If you ask JT Van Zandt what’s new in his life, his answer is simple.
“Nothing, really,” he says with a laugh. “I just take people fishing. Then, on my days off, I go fishing. Family is priority. I have young children, so I have to balance it all. The same as everyone else out there, just trying to live my best life.”
JT Van Zandt has been fly fishing for more than 30 years. He started guiding in Colorado after graduating from UT in 1993, then back in Central Texas rivers while working at the Austin Angler. He worked seasonally as a carpenter to make ends meet, ultimately starting a cabinet business in Austin in 2004. After years of managing employees, he realized the stress was not what he was looking for in his life’s work.
“With the support of my wife, I went back to guiding full-time and that was all she wrote. From that point on, I was all in on fly fishing, but this time in saltwater.”
Van Zandt’s calling card is sight casting to redfish on the Texas Coast with occasional breaks hosting destination trips around the world.
“Sight casting ruins people on other types of fishing because it’s much more like hunting. If you can picture yourself stalking through the forest with a bow and arrow, patiently waiting until you get within close range of your prey, that’s exactly what sight fishing is. You get the same buck fever from spotting and approaching an active fish in shallow water. The newer you are at it, the more intense that adrenaline rush is. Over time, you come to enjoy the confidence you’ve gained. It’s just a very exciting way to go about it.”
For years, he took between 200-250 charters a year.
“I couldn’t force myself to turn down anyone who wanted to fish with me, but it wasn’t physically sustainable. I’ve dialed it back a bit to achieve that work / family balance. Now I fish five days a week during the productive times and take a month off here and there.”
“The real reason I can’t stay off the water is the learning, it never stops. My understanding of the middle Texas Coast Fishery is my life’s work. I don’t need to catch anymore redfish. I’d rather just study them. Sharing the experience as a guide, introducing people to this fishery and teaching them to catch fish is way more exciting for me than fishing by myself.”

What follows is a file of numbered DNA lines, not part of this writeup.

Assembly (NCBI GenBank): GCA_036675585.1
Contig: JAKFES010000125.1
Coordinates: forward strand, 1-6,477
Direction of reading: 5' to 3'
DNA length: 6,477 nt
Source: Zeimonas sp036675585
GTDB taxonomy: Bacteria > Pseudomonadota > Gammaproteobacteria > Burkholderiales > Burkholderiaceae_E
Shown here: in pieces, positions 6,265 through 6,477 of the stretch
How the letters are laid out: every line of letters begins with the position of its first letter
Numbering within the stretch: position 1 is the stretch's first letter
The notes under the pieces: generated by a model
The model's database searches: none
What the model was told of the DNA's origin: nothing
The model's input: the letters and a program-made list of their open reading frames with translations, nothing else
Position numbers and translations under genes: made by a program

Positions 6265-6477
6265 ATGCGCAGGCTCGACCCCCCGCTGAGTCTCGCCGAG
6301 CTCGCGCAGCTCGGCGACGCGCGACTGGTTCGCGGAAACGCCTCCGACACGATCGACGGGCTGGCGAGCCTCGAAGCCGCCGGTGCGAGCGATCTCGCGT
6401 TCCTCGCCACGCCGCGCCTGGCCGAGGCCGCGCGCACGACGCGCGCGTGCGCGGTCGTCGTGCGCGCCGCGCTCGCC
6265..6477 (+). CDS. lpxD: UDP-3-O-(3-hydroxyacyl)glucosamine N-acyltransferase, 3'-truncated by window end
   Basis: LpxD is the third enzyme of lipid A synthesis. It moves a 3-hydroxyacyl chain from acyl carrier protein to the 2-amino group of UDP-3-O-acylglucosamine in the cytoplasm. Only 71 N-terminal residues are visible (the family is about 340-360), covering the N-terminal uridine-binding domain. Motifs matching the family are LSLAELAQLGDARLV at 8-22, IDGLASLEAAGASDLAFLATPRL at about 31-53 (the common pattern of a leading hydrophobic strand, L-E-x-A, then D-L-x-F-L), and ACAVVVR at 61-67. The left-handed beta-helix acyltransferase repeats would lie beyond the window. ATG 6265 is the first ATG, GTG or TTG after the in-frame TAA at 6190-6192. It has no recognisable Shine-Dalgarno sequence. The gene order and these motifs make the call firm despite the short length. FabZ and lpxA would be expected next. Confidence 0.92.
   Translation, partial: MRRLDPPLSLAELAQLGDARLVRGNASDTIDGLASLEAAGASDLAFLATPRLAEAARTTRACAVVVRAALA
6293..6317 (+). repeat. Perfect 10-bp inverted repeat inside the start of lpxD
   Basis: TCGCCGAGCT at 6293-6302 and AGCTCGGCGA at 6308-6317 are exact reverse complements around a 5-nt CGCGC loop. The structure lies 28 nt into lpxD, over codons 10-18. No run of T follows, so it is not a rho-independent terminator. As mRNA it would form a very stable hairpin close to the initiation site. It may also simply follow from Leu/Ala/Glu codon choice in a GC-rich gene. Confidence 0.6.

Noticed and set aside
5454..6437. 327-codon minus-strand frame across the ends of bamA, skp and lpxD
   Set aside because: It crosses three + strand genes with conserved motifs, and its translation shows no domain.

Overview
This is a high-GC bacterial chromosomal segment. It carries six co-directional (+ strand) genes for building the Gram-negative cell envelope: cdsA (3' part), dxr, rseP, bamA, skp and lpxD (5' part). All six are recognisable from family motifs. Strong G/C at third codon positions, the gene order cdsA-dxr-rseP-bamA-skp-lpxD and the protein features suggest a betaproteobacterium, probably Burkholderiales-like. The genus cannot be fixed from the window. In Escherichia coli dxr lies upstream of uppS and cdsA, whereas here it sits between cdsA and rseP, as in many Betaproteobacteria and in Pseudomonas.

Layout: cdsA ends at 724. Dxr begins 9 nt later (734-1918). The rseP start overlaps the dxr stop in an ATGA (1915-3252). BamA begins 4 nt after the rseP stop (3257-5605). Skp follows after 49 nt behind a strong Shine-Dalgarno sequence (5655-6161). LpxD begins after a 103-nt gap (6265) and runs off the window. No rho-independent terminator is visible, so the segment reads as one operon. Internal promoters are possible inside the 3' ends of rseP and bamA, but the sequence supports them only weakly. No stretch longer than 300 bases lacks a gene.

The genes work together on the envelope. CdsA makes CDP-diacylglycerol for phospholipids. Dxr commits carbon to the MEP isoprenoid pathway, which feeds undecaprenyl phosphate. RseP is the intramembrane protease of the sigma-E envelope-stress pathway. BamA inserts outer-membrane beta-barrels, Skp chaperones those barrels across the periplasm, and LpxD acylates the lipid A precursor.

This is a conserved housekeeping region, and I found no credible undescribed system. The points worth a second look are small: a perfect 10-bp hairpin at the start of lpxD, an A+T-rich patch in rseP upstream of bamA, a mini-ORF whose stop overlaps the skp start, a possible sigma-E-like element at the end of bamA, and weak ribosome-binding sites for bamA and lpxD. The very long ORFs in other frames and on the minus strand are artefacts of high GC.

These days, JT is dedicated to conservation and serves on Texas Parks and Wildlife Department’s Coastal Resource Advisory Committee.
“I’ve entered the preservation / conservation phase of my life, and I want to do all I can to give back to the habitat that has supported me and my family all these years. Conservation is not something you do in your free time. It is a way of life. Water consumption, the products you consume, the choices you make. Dedicate personal time to educate yourself and advocate to lessen the impact your household practices have on the environment. I think if more people understood just how magical the Texas Coast is, they would do more to get behind any effort to conserve it. For example, watering your yard in Austin allows less water to reach the estuary. Switch to plants and ground cover that are drought resistant.”
In the past 30 years, JT has witnessed many changes in the place he loves.
“It used to be that there were so few people down here on the middle Texas Coast that bad behavior had very little consequence, but now there is way more pressure on the resource. More people means destructive boating behavior has serious negative consequences. I like to operate my business under the ethos that I will do my best not have a negative impact on the habitat or on someone else’s outdoor experience. I believe that through educational campaigns initiated by TPWD, Coastal Conservation Association, FlatsWorthy, Coastal Bend Bays Foundation and other grassroots efforts, everyone can eventually check those two boxes.”
The more people who understand the sensitivity of coastal resources, the more they will want to conserve them. That’s one of the reasons JT Van Zandt answered the call to be a Texas Parks and Wildlife Foundation We Will Not Be Tamed ambassador. We Will Not Be Tamed encourages us to appreciate the wildness of Texas, the vastness of our Texas spirit and why we should be inspired to conserve it.
“This is a sensitive aquatic wilderness that needs all of us to help protect it. You can’t complain about anything if you’re not involved in trying to fix it. We all have an impact on our environment. If we know that something is in decline and that particular behaviors, if modified, could prevent negative effects on the environment, why wouldn’t we take every precautionary measure possible to err on the side of caution? We all depend on clean air and water to survive. We should get behind every effort to conserve what we have for future generations.”